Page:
The job title editor-in-chief is no longer confined to newsrooms.
Fashion brands are increasingly building content for their own websites and social media channels, and they’re scooping up fashion journalists to lead their editorial teams. These in-house editorial leaders are becoming increasingly important, as retailers are using the content they produce—which includes online articles, video, social media stories and email newsletters—to build communities of more than just shoppers.
Glossy tapped four traditional journalists-turned-brand editors to get the scoop on where they’ve worked, what their current roles consist of and whether it was hard for them to make the leap from publishing.
Tory Hoen, editor-in-chief, MM.LaFleur
As editor-in-chief of MM.LaFleur, Tory Hoen heads up the brand’s digital magazine, The M Dash, and oversees five staff members across departments, including editorial, social media and PR. She joined the women’s corporate-wear brand as a consultant to help build its brand voice before joining full-time as its sixth employee to build its editorial strategy. Formerly, over a seven-year period, Hoen was a journalist at Time Out New York and New York Magazine, and a freelancer for publications including Condé Nast Traveler and Fortune.
“I took a lot of lessons from what I learned in journalism and what I learned at magazines about content that performs well,” said Hoen. The M Dash features a series, “Women of the Week,” that features interviews and profiles of career-focused women — titles include “I started a new job 3 months pregnant,” (as told by an MM.Lafleur employee) and “How to quit your job gracefully.” “It isn’t just tied to fashion,” said Hoen, adding that the idea is to build a larger conversation with its readers. There are also videos featuring style tips and a range of articles. Conveniently, “How to find the perfect gift” directs readers to products on mmlafleur.com. Previously, Hoen also spent a year as the editor of Barneys’ content site, “The Window,” which she said helped transition her to the in-house fashion role at MM.Lafleur.
Screenshot of an MM.Lafleur article.
Noelle Sciacca, editorial director, Misha Nonoo
Noelle Sciacca oversees all visual and written content for Misha Nonoo, the women’s contemporary direct-to-consumer brand. Key elements of her job include conceptualizing and producing editorial photo shoots, emails newsletters and social media content, plus collaborating with the brand’s marketing and advertising teams on creatives and copy.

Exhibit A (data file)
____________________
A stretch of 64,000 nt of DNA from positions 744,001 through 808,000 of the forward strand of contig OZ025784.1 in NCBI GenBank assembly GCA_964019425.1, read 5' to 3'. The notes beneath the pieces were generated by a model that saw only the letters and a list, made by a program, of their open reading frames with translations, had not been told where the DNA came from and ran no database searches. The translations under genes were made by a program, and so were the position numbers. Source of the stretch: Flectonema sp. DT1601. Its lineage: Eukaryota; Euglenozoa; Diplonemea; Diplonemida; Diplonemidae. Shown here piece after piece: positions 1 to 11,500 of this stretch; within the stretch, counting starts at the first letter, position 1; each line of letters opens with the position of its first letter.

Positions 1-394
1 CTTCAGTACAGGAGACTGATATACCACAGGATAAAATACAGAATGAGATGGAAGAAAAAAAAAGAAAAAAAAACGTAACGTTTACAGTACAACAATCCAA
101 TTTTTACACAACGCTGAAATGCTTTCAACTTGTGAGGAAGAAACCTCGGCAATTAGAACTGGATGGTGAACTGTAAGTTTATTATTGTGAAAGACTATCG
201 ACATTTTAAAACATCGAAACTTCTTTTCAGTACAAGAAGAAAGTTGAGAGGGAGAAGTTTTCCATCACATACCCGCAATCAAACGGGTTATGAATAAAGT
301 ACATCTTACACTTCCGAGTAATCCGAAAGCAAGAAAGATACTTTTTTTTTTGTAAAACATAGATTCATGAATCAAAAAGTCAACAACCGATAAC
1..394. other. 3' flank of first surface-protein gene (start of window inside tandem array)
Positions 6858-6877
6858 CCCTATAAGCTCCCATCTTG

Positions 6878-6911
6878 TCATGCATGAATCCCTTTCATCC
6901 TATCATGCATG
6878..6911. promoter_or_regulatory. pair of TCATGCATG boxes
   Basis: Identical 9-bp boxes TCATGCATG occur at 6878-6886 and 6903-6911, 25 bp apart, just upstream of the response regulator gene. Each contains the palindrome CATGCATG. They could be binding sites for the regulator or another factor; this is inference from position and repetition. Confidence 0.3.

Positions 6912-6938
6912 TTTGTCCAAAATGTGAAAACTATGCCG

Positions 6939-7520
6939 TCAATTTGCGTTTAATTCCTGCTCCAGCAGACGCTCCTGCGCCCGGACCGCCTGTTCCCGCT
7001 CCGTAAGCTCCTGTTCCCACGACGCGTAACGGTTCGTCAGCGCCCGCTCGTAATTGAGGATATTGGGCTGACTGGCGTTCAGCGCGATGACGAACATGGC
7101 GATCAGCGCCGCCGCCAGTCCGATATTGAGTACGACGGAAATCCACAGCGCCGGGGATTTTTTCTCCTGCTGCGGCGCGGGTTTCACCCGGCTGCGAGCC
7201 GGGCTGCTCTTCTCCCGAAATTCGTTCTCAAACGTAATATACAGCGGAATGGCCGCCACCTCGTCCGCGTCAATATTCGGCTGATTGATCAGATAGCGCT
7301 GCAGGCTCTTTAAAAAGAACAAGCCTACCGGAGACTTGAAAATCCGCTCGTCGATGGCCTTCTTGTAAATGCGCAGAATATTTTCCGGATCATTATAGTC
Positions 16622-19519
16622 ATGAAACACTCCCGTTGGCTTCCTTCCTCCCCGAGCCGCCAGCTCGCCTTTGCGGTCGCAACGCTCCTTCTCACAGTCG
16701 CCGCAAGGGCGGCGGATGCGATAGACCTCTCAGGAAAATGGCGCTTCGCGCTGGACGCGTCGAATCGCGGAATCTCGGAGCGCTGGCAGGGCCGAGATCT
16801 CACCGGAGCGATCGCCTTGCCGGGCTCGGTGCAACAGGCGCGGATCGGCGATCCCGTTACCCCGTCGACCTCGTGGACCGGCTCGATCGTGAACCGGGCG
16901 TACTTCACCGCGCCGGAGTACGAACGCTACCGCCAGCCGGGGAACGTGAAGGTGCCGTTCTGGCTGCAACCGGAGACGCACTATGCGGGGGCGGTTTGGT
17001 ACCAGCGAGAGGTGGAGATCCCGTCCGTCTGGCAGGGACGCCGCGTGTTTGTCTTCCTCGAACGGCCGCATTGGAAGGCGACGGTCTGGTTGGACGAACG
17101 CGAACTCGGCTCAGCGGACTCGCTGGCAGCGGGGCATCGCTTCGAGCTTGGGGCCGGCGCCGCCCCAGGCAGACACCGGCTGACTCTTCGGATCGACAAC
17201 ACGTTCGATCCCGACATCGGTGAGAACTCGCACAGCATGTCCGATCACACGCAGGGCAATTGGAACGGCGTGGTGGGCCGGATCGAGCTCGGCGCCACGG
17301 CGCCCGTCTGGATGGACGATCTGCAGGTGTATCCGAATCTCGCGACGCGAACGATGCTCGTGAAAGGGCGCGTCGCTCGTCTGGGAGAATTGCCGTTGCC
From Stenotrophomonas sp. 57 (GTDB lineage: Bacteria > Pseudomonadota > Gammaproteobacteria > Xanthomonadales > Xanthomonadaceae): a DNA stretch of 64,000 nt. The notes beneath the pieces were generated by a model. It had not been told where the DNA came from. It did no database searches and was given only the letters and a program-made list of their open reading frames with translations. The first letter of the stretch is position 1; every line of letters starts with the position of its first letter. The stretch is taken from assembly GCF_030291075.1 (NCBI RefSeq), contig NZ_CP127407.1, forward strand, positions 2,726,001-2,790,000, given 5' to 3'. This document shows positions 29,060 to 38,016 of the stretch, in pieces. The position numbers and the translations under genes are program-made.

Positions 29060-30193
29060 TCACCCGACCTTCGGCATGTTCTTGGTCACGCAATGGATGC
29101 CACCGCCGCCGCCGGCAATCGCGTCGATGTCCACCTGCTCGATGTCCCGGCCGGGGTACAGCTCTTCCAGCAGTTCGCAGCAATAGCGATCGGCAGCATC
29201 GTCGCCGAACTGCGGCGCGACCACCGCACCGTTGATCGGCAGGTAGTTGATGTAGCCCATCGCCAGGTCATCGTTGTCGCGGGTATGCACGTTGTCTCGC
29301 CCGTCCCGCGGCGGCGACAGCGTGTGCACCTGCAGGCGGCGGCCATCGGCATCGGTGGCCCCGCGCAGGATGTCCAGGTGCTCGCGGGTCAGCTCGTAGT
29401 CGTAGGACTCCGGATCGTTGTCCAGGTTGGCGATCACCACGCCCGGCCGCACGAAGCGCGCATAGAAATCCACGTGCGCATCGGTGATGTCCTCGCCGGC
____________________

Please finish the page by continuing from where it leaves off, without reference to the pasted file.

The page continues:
Prior to working for a brand, Sciacca was a fashion reporter at Mashable, where she oversaw women’s fashion, beauty and wearable tech stories, as well as produced fashion and beauty videos, and Snapchat content for its Discover platform. Before that, she was a market editor at the now-defunct Lucky Magazine.
“After covering hundreds of brands over the years, the thought of focusing on one excited me,” she said in an email. “I loved working in journalism, especially print, but the industry has changed drastically since I started. To continue my career in fashion, I knew I had to step out of my comfort zone.”
Melissa Liebling-Goldberg, vp of editorial, Spring
Melissa Liebling-Goldberg has bounced between the publishing and e-commerce industries for a number years, but she has always had fashion- and beauty-focused roles. She worked at People.com, Popsugar and Teen Vogue before making the switch to a retailer in 2011. “Because I was in digital for a long time, the leap to e-commerce was a little easier—I was already immersed in data, analytics and metrics,” she said.
At Spring, the mobile shopping app, Liebling-Goldberg is still focused on storytelling, but rather than news, she leads editorial pieces featuring products from Spring’s 1200 brand partners. For example, she’ll create a travel story around certain must-have products, like Tumi luggage, packable shoes, sunglasses and swimwear. The content appears on Spring’s website, app and social media platforms, as well as in emails. “The transition from publishing to e-commerce was a natural for me. I combined what I loved about print — shooting our own stories, thinking months ahead — with the immediacy of working in digital publishing.”
Scott Wicken, editor-in-chief and head of content, Combatant Gentleman
Combatant Gentlemen’s editorial strategy is to create five to ten articles each week, including how-to guides and how-to articles about travel, tech, dating and advice. Scott Wicken —whose official role is director of creative content for the men’s direct-to-consumer formalwear brand — oversees a team of roughly eight freelance writers: They pitch him articles, or he assigns them stories. When you land on the brand’s homepage, photos of male models are woven into articles such as “What to wear for every holiday date,” which also contain “Shop the look” links.
Formerly a freelance copywriter for men’s brand Grungy Gentlemen, as well as different fashion blogs and sites including Locale Magazine, Wickens said his goal was always to work in-house for a brand. Ultimately, his long-term vision is for the Combatant Gentlemen’s editorial content to stand alone. “We don’t use the content to directly sell products. Millennial males are being sold stuff left, right and centre. For me, it’s important to provide strategic content — not these are the five top-selling shirts for spring.”
Screenshot of a Combatant Gentlemen article.